Ward 2 1,567 1,222 1,068 87.47% 406 338 71,470 78.35% 68.54%
Ward 3 1,716 1,393 1,159 83.05% 426 344 68,716 76.43% 63.47%
Ward 4 1,616 1,415 1,208 85.36% 477 369 65,588 70.19% 59.91%
Ward 5 1,448 1,178 984 83.61% 376 298 61,403 78.30% 65.46%
Ward 6 1,300 1,089 874 80.07% 273 210 59,251 74.93% 60.00%
Ward 7 1,456 1,219 1,023 83.98% 434 375 58,062 82.98% 69.69%
Ward 8 1,475 1,190 998 83.62% 501 422 53,520 82.58% 69.05%
Florida 32,494 25,289 22,791 90.10% 13,591 10,846 15,254,172 73.67% 66.38%
Region A - Northwest 2,404 1,853 1,697 91.45% 1,048 855 1,114,243 75.76% 69.28%
Circuit 1 1,193 932 835 89.53% 450 367 564,247 76.13% 68.16%
Circuit 2 576 426 401 94.26% 289 246 311,247 80.85% 76.20%
Circuit 14 635 495 461 92.69% 309 242 238,749 71.51% 66.28%
Region B - Northeast 4,440 3,393 3,112 91.64% 1,829 1,465 2,066,773 73.51% 67.37%
Circuits 3 and 8 1,004 719 674 93.62% 417 342 457,072 78.94% 73.90%
Circuit 4 1,742 1,489 1,357 91.27% 851 682 897,704 72.13% 65.83%
Circuit 7 1,694 1,185 1,081 90.95% 561 441 711,997 72.11% 65.58%
Region C - Central 7,618 5,886 5,353 90.97% 3,243 2,611 3,773,571 73.87% 67.20%
Circuit 5 1,673 1,328 1,184 89.31% 627 489 846,611 72.83% 65.05%
Circuit 9 2,142 1,641 1,531 92.97% 1,054 891 1,064,191 79.16% 73.60%
Circuit 10 1,008 729 654 89.94% 414 331 572,787 71.27% 64.10%
Circuit 18 1,594 1,306 1,179 90.45% 697 544 802,687 71.90% 65.04%
Circuit 19 1,201 882 805 91.37% 451 356 487,295 71.52% 65.35%
Region D - Southeast 5,662 4,672 4,200 89.79% 2,504 2,029 2,529,677 75.38% 67.68%
Circuit 15 (Palm Beach) 2,245 1,831 1,668 91.21% 919 701 1,076,480 70.03% 63.87%
Circuit 17 (Broward) 3,417 2,841 2,532 88.94% 1,585 1,328 1,453,197 78.56% 69.87%
Region E - Sun Coast 8,445 6,400 5,744 89.93% 3,163 2,455 3,682,605 72.13% 64.86%
Circuit 6 2,685 2,015 1,803 89.51% 1,006 772 1,166,689 71.53% 64.02%
Circuit 12 1,320 988 878 89.02% 420 328 618,926 68.91% 61.34%
Circuit 13 (Hillsborough) 2,356 1,953 1,794 92.00% 1,025 799 950,178 74.34% 68.39%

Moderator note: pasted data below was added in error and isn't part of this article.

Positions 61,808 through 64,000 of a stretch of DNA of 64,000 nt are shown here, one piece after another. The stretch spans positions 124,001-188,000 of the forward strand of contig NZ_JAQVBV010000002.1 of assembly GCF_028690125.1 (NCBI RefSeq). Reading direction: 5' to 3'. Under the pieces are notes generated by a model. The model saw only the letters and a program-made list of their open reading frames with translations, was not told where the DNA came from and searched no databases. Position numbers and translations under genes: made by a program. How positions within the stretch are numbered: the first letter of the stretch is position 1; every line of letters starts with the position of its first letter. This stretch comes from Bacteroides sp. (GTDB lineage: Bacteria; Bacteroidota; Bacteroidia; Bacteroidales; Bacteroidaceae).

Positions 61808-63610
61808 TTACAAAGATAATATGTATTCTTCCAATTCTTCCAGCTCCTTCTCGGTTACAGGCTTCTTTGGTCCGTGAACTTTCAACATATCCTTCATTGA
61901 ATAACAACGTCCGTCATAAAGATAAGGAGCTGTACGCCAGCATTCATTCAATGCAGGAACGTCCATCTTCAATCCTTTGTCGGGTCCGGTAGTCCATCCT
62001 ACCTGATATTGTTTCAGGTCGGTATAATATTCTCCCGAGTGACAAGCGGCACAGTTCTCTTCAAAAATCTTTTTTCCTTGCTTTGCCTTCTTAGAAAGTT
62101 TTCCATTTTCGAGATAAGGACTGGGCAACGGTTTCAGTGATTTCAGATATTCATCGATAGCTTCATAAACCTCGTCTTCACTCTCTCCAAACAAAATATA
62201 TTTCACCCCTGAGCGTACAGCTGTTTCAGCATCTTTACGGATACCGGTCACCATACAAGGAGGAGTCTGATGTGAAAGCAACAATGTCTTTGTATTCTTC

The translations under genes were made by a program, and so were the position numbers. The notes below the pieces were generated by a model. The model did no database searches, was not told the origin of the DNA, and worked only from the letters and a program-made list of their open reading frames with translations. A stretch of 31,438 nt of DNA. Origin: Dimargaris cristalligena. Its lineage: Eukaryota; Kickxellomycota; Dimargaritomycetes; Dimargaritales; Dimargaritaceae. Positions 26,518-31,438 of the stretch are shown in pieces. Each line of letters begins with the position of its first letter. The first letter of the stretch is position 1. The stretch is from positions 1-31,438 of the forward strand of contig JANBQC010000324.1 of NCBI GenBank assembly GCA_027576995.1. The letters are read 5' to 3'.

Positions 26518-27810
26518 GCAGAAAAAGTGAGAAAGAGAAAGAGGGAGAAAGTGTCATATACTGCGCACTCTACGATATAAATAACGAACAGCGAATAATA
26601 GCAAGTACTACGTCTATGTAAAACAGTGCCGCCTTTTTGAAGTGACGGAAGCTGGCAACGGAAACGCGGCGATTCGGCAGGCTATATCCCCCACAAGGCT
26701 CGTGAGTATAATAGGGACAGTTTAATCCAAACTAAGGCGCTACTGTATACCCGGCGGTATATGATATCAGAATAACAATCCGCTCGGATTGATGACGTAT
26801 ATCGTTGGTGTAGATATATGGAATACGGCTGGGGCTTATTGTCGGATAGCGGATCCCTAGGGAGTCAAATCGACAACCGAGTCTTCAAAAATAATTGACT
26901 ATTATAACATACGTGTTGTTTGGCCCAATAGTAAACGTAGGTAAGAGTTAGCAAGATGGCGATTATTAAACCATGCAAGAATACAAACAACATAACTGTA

Circuit 20 2,084 1,444 1,269 88.17% 712 556 946,813 71.94% 63.43%
Region F - Southern (Circuits 11 and 16) 3,925 3,085 2,685 86.70% 1,804 1,431 2,087,302 72.58% 62.93%
Georgia 7,088 5,576 5,130 92.06% 3,318 2,693 7,668,720 75.01% 69.05%
Region 1 1,813 1,379 1,246 90.40% 835 658 1,932,917 73.53% 66.47%
Region 2 949 727 672 92.41% 451 382 1,007,378 80.82% 74.68%
Region 3 2,082 1,717 1,566 91.37% 1,020 834 2,356,210 75.09% 68.61%
Region 4 525 417 394 94.40% 258 201 493,482 73.95% 69.81%
Region 5 784 599 572 95.65% 347 309 827,198 83.13% 79.51%
Region 6 935 737 680 92.29% 407 309 1,051,536 66.17% 61.07%
Hawaii 8,358 6,803 5,904 86.06% 3,646 2,635 1,057,289 65.91% 56.72%
Hawaii Island 1,178 871 803 92.29% 507 403 141,876 77.07% 71.13%
Honolulu 5,625 4,837 4,118 85.21% 2,586 1,812 747,985 63.03% 53.71%
Kauai and Maui 1,555 1,095 983 84.82% 553 420 167,428 69.87% 59.26%
Kauai 481 367 347 94.51% 152 116 52,044 71.07% 67.18%
Maui 1,074 728 636 80.62% 401 304 115,384 69.42% 55.97%
Idaho 7,065 5,841 5,520 94.53% 3,420 2,786 1,205,273 77.91% 73.64%
Region 1 1,174 952 897 94.09% 467 372 175,102 73.19% 68.86%
Region 2 452 366 354 96.94% 192 165 86,514 84.13% 81.56%
Region 3 993 895 843 94.11% 516 426 192,041 78.77% 74.14%
Region 4 1,896 1,567 1,483 94.87% 922 753 336,012 76.39% 72.47%
Region 5 879 643 586 91.03% 359 295 141,254 80.46% 73.24%
Region 6 640 529 500 94.39% 299 238 126,875 78.84% 74.42%
Region 7 1,031 889 857 96.44% 665 537 147,476 78.92% 76.12%
Illinois 31,372 27,338 21,824 79.78% 14,708 10,889 10,559,138 68.22% 54.43%
Region I (Cook) 12,548 11,014 7,778 70.56% 5,628 3,912 4,281,733 62.89% 44.38%
Region II 9,087 8,140 6,739 82.43% 4,682 3,512 3,318,532 70.19% 57.86%
Region III 4,069 3,424 3,064 89.68% 1,859 1,489 1,195,432 78.45% 70.36%
Region IV 2,537 2,108 1,877 89.08% 1,059 800 760,194 68.00% 60.58%
Region V 3,131 2,652 2,366 89.43% 1,480 1,176 1,003,247 73.29% 65.54%
Indiana 7,063 5,916 5,475 92.51% 3,504 2,805 5,211,643 76.93% 71.17%
Central 1,976 1,646 1,509 91.64% 901 696 1,315,998 74.69% 68.44%
East 523 413 384 93.05% 247 197 453,546 69.81% 64.96%
North Central 986 843 771 91.41% 525 419 762,005 76.34% 69.78%
Northeast 675 531 486 91.61% 309 262 520,327 83.39% 76.40%
Northwest 791 685 615 89.60% 441 358 614,500 77.84% 69.75%
Southeast 658 576 556 96.46% 370 314 561,748 79.45% 76.63%
Southwest 707 589 560 95.03% 290 217 413,900 76.16% 72.38%
West 747 633 594 93.80% 421 342 569,618 78.82% 73.94%
Iowa 7,207 6,227 5,789 93.00% 3,353 2,758 2,498,449 79.22% 73.68%
Central 1,210 1,081 1,002 92.48% 578 464 434,716 76.70% 70.93%
North Central 999 864 785 90.87% 459 383 280,261 81.40% 73.97%
Northeast 1,645 1,389 1,290 93.06% 764 638 606,697 77.51% 72.13%
Northwest 1,290 1,128 1,064 94.32% 592 475 400,806 77.95% 73.52%
Southeast 1,415 1,200 1,108 92.30% 648 531 528,008 80.77% 74.55%
Southwest 648 565 540 95.72% 312 267 247,961 83.80% 80.22%